Grasslands Nocturne 9.5×14, pastel, 2015

"Winter Field" II, 18x18, oil on canvas, 2015  ©Nanci Erskine  $700

“Winter Field II”, 18×18, oil on canvas. in Preview exhibit at the Fort Collins Lincoln Center

•lots of smaller oils
•works on paper matted and  ready for framing
•a batch of 2016 linocut calendars  with new images hand printed for  each month
•a limited selection of my remaining larger drawings
•other surprises…and of course lovely snacks!


12 months of lino prints on 2016 calendars

 You can see more work via the menu at top of this blog.  This is the only public event I do each year, so I hope you will come by for a visit. Special studio tour discounts on my paintings!

Grasslands Nocturne 4, 10x14, pastel, 2015

Grasslands Nocturne 4, 10×14, pastel, 2015

Grasslands #13, 10×8 oil on canvas 2015

“Grasslands #14”, 8×10, oil on canvas, 2015 ©Nanci Erskine

Download a Fort Collins Studio Tour guide HERE

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Hope Sprouts

"Sprout" oil on canvas 10x8

“Sprout” oil on canvas 10×8

Resolution-makers are flocking to the local fitness centers
with hopeful expressions, flushed cheeks, new workout clothes, and perhaps personal trainers for an extra dose of motivation….

Getting out of a rut- whether physical, personal, or artistic – is challenging.  Maybe you just finished a large body of work, and are stuck wondering what’s next? Maybe family or health issues have pulled you away.  The time thieves are everywhere.
There’s nothing like the calendar revealing a new year to prompt list-making, plan-concocting and reflecting. And creating hope for what’s to come.

Around here, I’ve been paying sales tax, sending out work, cleaning and rearranging the studio, using lino cuts from leftover calendars and turning them into greeting cards.  Now on to the paintings that have been patiently hanging, waiting for my more undivided attention.

There are good reasons to step away from your work for a time: just to look at it objectively, make mental notes, to conjure up new ideas about it, sometimes very fleeting thoughts that you had better write down or they vaporize.

Working on your own in a studio with just your work and little else to keep you company implies a sense of hope. That if you keep showing up it will yield something. Hope that you will continue to be challenged, to see the work deepen and grow, hope that you will have the opportunity to show it to others, or that some of it will find a forever home and enrich someone else’s daily life.

Something that also engenders hope is the arrival of a seed catalog.
With another fresh inch of snow on the ground, imagining veggies and flowers in the yard is indeed an act of optimism.
Plus the descriptions make you believe anything is possible!
“if you want a radish the size of a watermelon…” “produces 5 different kinds of peaches on one tree!”… ”astounding foot-long flowers”… “one of the greatest roses ever introduced” “you can’t believe how sweet this plant is”…”blooms from June until frost”…”virtually thornless, incredibly fragrant, shade tolerant, disease resistant……”

The color pictures show you the end result, not the years it may take to get there in some cases. The descriptions don’t describe the accumulation of time and of patience it will take to get that final result.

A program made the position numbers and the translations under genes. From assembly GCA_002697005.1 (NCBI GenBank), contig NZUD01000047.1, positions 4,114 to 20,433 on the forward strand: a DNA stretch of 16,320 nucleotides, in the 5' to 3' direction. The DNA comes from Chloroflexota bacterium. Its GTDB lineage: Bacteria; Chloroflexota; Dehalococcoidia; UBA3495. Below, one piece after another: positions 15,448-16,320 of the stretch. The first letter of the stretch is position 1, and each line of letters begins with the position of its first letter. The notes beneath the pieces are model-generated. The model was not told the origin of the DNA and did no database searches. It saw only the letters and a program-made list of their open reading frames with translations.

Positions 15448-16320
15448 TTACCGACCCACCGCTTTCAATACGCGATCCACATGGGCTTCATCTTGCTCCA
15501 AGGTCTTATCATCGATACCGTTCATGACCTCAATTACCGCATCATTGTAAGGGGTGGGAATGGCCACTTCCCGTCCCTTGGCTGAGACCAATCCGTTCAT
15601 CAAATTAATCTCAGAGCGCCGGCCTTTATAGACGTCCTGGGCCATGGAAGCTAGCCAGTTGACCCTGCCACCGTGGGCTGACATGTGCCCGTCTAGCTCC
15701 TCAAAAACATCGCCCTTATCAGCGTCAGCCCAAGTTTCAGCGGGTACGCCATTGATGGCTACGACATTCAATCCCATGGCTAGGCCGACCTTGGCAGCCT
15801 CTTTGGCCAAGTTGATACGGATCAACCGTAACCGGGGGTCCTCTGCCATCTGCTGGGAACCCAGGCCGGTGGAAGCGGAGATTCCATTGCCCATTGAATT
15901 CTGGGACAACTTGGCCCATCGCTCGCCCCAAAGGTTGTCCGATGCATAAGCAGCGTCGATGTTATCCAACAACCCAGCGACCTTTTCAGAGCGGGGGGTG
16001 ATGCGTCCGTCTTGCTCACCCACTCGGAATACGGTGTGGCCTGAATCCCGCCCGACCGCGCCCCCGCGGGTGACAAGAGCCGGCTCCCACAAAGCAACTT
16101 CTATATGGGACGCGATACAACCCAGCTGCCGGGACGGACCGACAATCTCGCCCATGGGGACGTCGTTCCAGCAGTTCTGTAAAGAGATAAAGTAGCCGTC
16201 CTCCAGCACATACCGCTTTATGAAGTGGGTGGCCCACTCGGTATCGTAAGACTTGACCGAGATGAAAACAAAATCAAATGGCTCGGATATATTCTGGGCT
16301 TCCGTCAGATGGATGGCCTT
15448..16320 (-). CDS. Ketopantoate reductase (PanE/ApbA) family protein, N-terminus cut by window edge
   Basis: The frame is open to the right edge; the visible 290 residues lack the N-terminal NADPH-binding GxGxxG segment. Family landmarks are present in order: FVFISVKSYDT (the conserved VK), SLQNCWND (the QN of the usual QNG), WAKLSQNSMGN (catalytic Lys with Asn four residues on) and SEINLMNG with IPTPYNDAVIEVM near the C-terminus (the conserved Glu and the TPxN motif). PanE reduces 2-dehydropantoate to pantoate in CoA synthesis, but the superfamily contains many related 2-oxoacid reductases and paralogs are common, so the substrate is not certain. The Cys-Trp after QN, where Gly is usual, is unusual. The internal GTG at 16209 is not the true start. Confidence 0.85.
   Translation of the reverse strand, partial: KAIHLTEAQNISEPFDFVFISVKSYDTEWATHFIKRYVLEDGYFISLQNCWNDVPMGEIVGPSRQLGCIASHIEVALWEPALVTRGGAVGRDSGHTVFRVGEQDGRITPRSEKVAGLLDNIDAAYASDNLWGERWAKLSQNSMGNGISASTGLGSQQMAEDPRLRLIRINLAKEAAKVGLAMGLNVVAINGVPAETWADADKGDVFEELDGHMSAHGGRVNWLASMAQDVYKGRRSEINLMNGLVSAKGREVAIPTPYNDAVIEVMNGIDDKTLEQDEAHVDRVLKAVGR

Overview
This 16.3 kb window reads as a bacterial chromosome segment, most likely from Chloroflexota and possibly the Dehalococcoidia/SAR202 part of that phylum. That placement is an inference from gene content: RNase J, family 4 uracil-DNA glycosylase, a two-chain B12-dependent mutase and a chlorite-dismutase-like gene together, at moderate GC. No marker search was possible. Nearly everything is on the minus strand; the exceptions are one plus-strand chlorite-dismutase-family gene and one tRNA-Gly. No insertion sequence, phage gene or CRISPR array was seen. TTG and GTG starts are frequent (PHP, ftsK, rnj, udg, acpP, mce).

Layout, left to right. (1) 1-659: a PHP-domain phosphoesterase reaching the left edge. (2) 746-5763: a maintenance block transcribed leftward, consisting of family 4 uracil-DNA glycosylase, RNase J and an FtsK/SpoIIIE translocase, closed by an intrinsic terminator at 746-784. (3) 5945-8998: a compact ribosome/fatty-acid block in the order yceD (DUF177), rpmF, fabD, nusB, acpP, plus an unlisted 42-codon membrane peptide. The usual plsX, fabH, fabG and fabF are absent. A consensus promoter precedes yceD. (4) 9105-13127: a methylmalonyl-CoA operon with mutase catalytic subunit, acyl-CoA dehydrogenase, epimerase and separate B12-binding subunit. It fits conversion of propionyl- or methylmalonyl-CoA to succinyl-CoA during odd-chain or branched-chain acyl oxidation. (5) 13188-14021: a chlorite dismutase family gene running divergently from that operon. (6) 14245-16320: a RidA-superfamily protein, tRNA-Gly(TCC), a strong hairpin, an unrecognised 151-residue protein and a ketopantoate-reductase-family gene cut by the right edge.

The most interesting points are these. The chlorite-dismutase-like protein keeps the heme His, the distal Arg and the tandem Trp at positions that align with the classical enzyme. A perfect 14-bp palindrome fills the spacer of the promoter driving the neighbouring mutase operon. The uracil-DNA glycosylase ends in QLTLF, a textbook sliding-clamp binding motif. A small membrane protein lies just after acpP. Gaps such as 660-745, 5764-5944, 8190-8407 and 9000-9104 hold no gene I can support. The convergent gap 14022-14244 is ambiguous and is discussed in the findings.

Kind of like paintings.
You see the digital image, but how can you possibly see the layers of possibilities and fumbling and insights that took place over time? The scraping and repainting? The false starts and then the soaring momentum when things are finally falling into place…

Perhaps I will begin to think of my sprouting paintings in the glowing, optimistic terms that bring such hope is the gardening realm –  “An astounding environment” …”the best grass ever painted”…”color that sings”… “incredibly rich and thought provoking”- then make myself work towards making those things happen.

Hope is a good framework on which to hang motivation.

(p.s. some of my discounted 2015 linocut calendars are still available, HERE  if you go for the luddite approach to managing your daily events)

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……what’s with all this hand-wringing?

…. you caught me….pondering my local arts scene … my place (or lack of it) within said art scene…how exhibiting has changed over the years, and, as a footnote, whether physical art galleries are still relevant as a venue for me.  (answer to last question- perhaps not.)

imagesI am not sure why there is this recent expectation that anyone self-identified as an ‘artist’ is entitled to or should expect to make a living in their chosen hometown doing just that. Perhaps it’s an outgrowth of the whole business model of being an “artist”; you make a business plan, type out a budget and projections, and “voila!”  Not much consideration about the quality of the work or what it means or how well it is conceived.

I’m actually waiting for the flashmob of local accountants, (or fill in your choice of profession here- ) demanding more coverage in the local news, whining about how no one appreciates them and supports them,  wondering how we can re-make our town into a destination for people seeking accountants….  ok- this gets silly in a hurry … but hopefully you can see the point here.

What is taking place here?  What actually constitutes “support?”  Does it mean being paid by a local non-profit to sit on street corners “performing” to drive business to downtown restaurants and shops? Does it mean the artists paying a local public venue good money for the privilege of showing work to a local audience? (we used to call this a ‘vanity’ gallery – and it’s about $100 a day for the privilege.)

It should be simple enough.  You do something that people value and want, you find an audience.  Otherwise- look elsewhere in addition to your local friends and admirers.  Lots of elsewheres.  Sure, other factors are often critical- meeting the right people at the right time, having a partner who brings in the income so you can be in the studio or workshop, being willing to go wherever and do whatever it takes to find more opportunities.

A couple decades back, after grad school, the norm was teaching and gallery representation. Galleries were more relevant because they were the way to find an audience pre-internet.  The validation of gallery representation was a mark of professional status, giving you something to work towards- having a solo show every two years.  It was affirming to have people working in those galleries that believed in you and your work. Those lines on the resume added up to solidify serious intent. This is still true, but not the only truth.